It turns out the hardest things at companies isn’t building the technology but getting people to use it properly. There is new technology all around us. Some of it is pretty important, but people don’t know what value it could add to their lives.
Example: Let us take the case of UPIs. Earlier, only banks and very few online transaction platforms used it. Now that people see the convenience it brings along, UPI based payment can be seen in every nook and corner.
Time to understand, adopt and comfort levels differ for everyone:
The rate of adoption usually starts low for any advanced new technology. The rate only accelerates until about 50% of the community has adopted the technology, then decelerates. Eventually approaches zero, as nearly everyone in the community has adopted the technology i.e. when it becomes a popular technology. That gap is described as a break between two stages or types of adopters; the technology enthusiasts and the early majority adopters. It’s a gap between visionaries and pragmatists. To describe, it is between those who see how ideal things could be and those who just want to make it work.
Example: We already have smart appliances such as refrigerators that will tell you when you’re low on a certain food item. Secondly, we also have an oven you can control with your smartphone. IoT is the advanced trend right now. Still it is lagging because people don’t understand how it works. Since, they need time to adopt to these smart devices and are not that comfortable using them at present. In sometime, an aggregated, entire home unit may be formed in the near future. Also, you’ll be able to control it with your smartphone, tablet, or computer. It won’t be too much longer before your house talks to you and you can talk to it. The tech is already there, it’s just a matter of putting it all together in a comfortable enough manner for consumers.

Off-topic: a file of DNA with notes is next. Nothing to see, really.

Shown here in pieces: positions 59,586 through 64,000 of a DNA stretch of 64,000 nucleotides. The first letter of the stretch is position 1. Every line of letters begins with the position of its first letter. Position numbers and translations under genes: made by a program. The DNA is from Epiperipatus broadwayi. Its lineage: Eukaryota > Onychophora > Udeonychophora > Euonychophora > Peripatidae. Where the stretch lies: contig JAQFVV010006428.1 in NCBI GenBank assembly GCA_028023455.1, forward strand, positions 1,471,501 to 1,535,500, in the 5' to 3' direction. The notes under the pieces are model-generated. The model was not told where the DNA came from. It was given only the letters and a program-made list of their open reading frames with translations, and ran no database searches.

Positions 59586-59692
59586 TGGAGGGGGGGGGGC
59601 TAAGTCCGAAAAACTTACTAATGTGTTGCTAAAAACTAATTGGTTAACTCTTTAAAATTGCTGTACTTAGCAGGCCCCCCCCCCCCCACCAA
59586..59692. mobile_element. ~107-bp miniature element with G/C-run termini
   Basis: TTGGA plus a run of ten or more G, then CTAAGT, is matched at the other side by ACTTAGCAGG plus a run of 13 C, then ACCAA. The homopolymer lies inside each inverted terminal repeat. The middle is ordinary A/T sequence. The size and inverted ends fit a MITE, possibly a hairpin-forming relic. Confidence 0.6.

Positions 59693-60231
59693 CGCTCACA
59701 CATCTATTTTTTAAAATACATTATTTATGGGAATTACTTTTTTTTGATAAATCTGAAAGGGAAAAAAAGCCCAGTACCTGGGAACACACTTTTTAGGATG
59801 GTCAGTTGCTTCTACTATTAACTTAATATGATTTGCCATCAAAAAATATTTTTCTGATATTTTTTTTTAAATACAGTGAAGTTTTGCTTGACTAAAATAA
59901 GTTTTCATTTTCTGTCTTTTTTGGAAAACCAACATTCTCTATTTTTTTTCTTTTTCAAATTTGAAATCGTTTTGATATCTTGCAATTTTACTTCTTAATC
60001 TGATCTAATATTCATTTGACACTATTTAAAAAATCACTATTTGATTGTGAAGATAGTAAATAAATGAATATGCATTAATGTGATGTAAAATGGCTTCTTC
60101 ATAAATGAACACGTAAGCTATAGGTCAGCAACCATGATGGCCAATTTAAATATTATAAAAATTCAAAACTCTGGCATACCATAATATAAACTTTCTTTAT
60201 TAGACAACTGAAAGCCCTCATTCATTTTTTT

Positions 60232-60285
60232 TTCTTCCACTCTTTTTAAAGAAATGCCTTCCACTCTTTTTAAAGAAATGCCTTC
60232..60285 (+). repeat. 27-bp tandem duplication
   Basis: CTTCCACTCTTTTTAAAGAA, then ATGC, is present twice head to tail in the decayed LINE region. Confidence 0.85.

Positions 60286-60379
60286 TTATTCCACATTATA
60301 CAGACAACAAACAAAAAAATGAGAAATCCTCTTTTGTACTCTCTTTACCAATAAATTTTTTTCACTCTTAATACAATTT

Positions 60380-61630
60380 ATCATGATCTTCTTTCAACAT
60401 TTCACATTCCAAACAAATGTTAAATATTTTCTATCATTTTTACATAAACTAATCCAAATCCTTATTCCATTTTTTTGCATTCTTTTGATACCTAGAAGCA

Need for social acceptance:
Technology is as much about fashion as function. Staying technologically relevant has suddenly become a full-time responsibility. People eagerly embrace technology when they support their desire for inclusion, purpose, challenge, meaning and alignment. Using popular technologies boosts this sense of inclusion, making people turn a blind eye towards the advanced technologies.
These were some of the reasons I think, prevents companies & businesses from trying & using an advanced technology on inception. Although we can’t expect everyone to be an innovator or to be apart of the early majority, we can surely expect some improvements when it comes to adopting a new technology & taking calculated risks to obtain a sustainable competitive advantage using an advanced technology in the Indian business environment. Technology Management is a complex process as it has a lot activities and tools like Roadmapping, S-Curve, etc. involved in it. If you wish to learn more about technology management you can check out my blog on Ways to acquire a new technology for your business.